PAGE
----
This applies to your:
Lunges, walking lunges, smith lunges etc.
Split squats & Bulgarian split squats (shown here)
You can also observe a similar effect during bilateral hip and and knee movements like the squat, but stride won’t factor in here.
Slide over for a wobbly demo of the each for the Bulgarian split squat. I am not perfectly perpendicular to the bench and am a bit twisted 🤷🏼♀️.
To increase the range of motion (ROM) you could place a low box or aerobic riser under the front foot on this movement to allow for a slightly deeper squat.
Generally speaking, for exercises where movement is happening around the hip joint and the knee joint by decreasing the angle of the hip and increasing the angle of the knee and ankle we can involve the muscles of the posterior chain a little more.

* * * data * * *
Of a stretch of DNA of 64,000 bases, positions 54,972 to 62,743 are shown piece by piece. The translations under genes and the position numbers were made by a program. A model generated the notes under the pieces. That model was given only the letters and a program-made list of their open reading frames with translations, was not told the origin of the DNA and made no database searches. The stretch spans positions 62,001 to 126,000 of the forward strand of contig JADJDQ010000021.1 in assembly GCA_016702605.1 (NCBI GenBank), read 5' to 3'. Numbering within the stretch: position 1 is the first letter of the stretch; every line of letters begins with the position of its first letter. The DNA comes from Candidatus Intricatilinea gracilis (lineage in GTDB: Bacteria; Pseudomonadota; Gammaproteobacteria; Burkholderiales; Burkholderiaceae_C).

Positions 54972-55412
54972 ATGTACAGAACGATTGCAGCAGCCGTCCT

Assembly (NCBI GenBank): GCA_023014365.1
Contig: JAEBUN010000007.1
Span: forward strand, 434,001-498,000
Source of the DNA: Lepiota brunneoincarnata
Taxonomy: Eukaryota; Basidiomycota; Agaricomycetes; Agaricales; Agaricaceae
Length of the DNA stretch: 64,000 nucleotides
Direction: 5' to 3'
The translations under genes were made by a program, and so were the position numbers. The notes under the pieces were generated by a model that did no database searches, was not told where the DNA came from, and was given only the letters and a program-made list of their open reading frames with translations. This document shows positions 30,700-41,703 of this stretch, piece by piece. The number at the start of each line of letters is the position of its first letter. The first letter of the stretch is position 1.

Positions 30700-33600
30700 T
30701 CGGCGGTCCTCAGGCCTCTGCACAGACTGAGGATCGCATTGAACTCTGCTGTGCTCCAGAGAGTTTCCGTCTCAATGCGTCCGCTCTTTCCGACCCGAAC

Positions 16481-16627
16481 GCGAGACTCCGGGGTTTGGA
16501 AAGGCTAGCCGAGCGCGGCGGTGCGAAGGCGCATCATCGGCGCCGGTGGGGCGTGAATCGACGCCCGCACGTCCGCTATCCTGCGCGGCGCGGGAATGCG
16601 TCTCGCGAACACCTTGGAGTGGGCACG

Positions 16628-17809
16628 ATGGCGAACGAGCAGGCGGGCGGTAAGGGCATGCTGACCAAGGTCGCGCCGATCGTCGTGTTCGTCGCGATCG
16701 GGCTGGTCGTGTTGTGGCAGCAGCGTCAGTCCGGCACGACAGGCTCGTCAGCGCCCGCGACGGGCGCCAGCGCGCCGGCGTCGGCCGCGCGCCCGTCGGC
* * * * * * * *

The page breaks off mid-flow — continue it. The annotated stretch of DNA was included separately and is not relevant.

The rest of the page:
If we increase the angle of the hip by keeping a more upright torso and make our knee and ankle angles smaller we can shift more of the load onto the quads.
Lengthening or shortening our stride helps up to do this.
Forward knee travel or allowing the knee to track over and past the toes (more ankle dorsiflexion) is not something that’s associated with higher injury risk or ‘bad knees’, the opposite (stronger and more injury resistant knees) would likely be associated overtime if progressive overload was implemented for these movements.
However if doing these moves and forward knee travel past a point makes your knees feel painful or more sore than you can recover from then it may be something to progress up to with time.
I crossed my arms to keep them out of the way for the demo. You can load these with dumbbells/ kettlebells in the hands, a barbell on the back or a band if you want to be extra.